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Dec 2010

Has Wikileaks triggered a new age of digital security?

Posted in Blogging | 1 Comment »

BBC's crop of the Wikileaks Logo.I remember a time, not so long ago, when the collective UK public gasped in shock at the unsurprising news that journalists from major news outlets were hacking into phones to gain access to hot gossip. Most British papers didn’t even cover it, simply because they were guilty and to throw stones in this particular glass house would be a little crazy, even for the ever-reliable News of the World.

But Wikileaks reveals a ton of stolen information from the USA vaults, and we’re practically celebrating. Sure, I’m one of them – it’s nice to watch people like Hilary Clinton squirm as they’re forced to face up to the fact that the rest of the world doesn’t like the USA’s “world police” tactics as much as the US government seems to think they do. But at the same time, it’s also made me consider how secure our networks really are.

You’re a small business, and you’ve got a big supplier. All it takes is one grouchy email sent to the wrong address, and that supplier will vanish. It’s a struggle, but of course, if you’ve not got the funding to set up a firewall system reminiscent of Dan Brown’s Digital Fortress, then you’re going to have to start monitoring your communication.

Let’s take a closer look at the info we gained from Wikileaks. US ambassadors and other major figures were doing what a lot of people do in life – moaning about the difficult people at work. The key difference? They’re representatives of a global superpower, and those moaning, whining colleagues are in fact entire nations and/or world leaders.

Firewalls are obvious, and you’re not looking at major money just to encrypt servers and use an SSL internal email system. But when it comes to your staff, you have to ensure you’re hiring the right people.

Don’t give responsibility of your company Twitter account to the guy who keeps using his own to tweet inappropriately during working hours, because he might confuse accounts (and although it’s usually a lie, many companies point at these people when their social media campaigns go to pot). Don’t grab that intern who’s always making tea and give them a major email marketing campaign either, because you’d be surprised how many people forget which account to use when they’ve got six plugged into Outlook.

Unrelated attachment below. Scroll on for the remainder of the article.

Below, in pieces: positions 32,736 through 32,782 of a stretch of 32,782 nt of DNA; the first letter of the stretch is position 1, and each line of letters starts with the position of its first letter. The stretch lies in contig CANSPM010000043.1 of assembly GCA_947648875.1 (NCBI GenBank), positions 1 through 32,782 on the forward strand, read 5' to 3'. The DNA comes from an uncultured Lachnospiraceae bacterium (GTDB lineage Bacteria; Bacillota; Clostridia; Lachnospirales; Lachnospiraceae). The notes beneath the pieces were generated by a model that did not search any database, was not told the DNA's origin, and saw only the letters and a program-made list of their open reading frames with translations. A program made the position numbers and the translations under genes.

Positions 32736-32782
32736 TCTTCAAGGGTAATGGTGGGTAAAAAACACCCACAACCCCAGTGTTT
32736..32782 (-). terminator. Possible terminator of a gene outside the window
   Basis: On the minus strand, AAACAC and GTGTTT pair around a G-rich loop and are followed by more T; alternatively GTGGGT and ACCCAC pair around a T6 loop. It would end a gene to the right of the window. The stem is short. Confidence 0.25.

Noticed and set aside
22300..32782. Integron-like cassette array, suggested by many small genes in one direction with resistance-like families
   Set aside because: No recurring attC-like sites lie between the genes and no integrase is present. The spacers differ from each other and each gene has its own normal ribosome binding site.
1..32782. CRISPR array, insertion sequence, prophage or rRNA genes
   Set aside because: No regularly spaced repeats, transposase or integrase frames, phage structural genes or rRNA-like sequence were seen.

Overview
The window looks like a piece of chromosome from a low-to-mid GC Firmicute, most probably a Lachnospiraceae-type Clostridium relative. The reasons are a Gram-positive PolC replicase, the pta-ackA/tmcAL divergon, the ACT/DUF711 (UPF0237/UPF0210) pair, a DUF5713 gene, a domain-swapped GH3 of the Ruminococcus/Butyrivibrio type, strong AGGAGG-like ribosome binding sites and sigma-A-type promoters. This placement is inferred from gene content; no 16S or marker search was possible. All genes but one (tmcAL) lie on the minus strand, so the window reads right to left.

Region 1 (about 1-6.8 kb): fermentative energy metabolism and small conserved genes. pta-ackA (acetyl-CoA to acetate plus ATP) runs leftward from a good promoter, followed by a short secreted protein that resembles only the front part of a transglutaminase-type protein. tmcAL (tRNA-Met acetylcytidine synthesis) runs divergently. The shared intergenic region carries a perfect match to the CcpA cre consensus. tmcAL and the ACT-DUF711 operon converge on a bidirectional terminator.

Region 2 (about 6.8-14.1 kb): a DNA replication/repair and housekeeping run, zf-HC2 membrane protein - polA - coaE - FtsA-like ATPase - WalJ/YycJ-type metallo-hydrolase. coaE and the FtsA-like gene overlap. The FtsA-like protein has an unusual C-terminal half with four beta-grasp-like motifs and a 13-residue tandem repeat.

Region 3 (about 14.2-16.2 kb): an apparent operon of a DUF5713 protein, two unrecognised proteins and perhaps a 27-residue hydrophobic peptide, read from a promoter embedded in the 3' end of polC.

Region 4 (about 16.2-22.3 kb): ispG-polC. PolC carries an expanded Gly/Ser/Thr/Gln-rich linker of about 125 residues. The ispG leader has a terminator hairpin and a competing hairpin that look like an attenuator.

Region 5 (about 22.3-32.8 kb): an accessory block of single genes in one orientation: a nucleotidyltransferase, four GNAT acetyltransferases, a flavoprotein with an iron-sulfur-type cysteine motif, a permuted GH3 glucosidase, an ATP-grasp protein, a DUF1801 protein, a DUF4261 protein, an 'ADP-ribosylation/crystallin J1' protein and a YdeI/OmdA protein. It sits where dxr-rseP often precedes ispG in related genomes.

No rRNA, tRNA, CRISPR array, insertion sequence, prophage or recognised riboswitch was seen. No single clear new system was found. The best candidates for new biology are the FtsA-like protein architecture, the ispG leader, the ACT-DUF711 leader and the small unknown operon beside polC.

When writing about the Wikileaks, well, leaks, Evening Standard journalist Roy Greenslade asks a few valid questions about the nature of the journalist:

“It’s the major reason so many are wary of journalists. Can we be trusted? Are we ever off duty? Do we lack a sense of responsibility for our actions?”

Personally, I don’t think journalists ever stop being journalists. After working in that field, it’s pretty difficult not to see the “angle” on any particular event, and just like members of the Metropolitan Police don’t hang up their helmets at the door, we don’t put our notepads down. Ever.

And it’s for this reason that online security is going to have to change. We’re prepared for attacks from cyber-terrorists, foreign Google hackers, and the occasional virus or key-logger. But we’re not protected against the increasingly aggressive tactics journalists are using to get their stories. There was a time where not a newspaper in the world would’ve published the Wikileaks cables, but now it’s hard to stop them. We’re finally taking freedom of speech and pushing it into every mould we can.

But what does this mean for small businesses building their enterprise up in the age of the tweet, the email and the FourSquare check-in? More security and better staff. If you’re releasing expensive add-ons, for example – and it’s justified, don’t ever back away from charging for software expansions – ensure there’s no one snooping around your IMAP server.

Wikileaks will eventually turn its eye to the other half of the problem, because when Wikileaks ceases to have anything to criticise (it won’t, but let’s be positively hypothetical for a second, here) it’ll turn on the corporations and the businesses who it might have a problem with. Wikileaks has set a rather far-reaching precedent – if you’re doing something people disagree with, it’s no longer just illegal to dig into someone’s server and get it, then release it as news. It’s now both illegal… and heroic.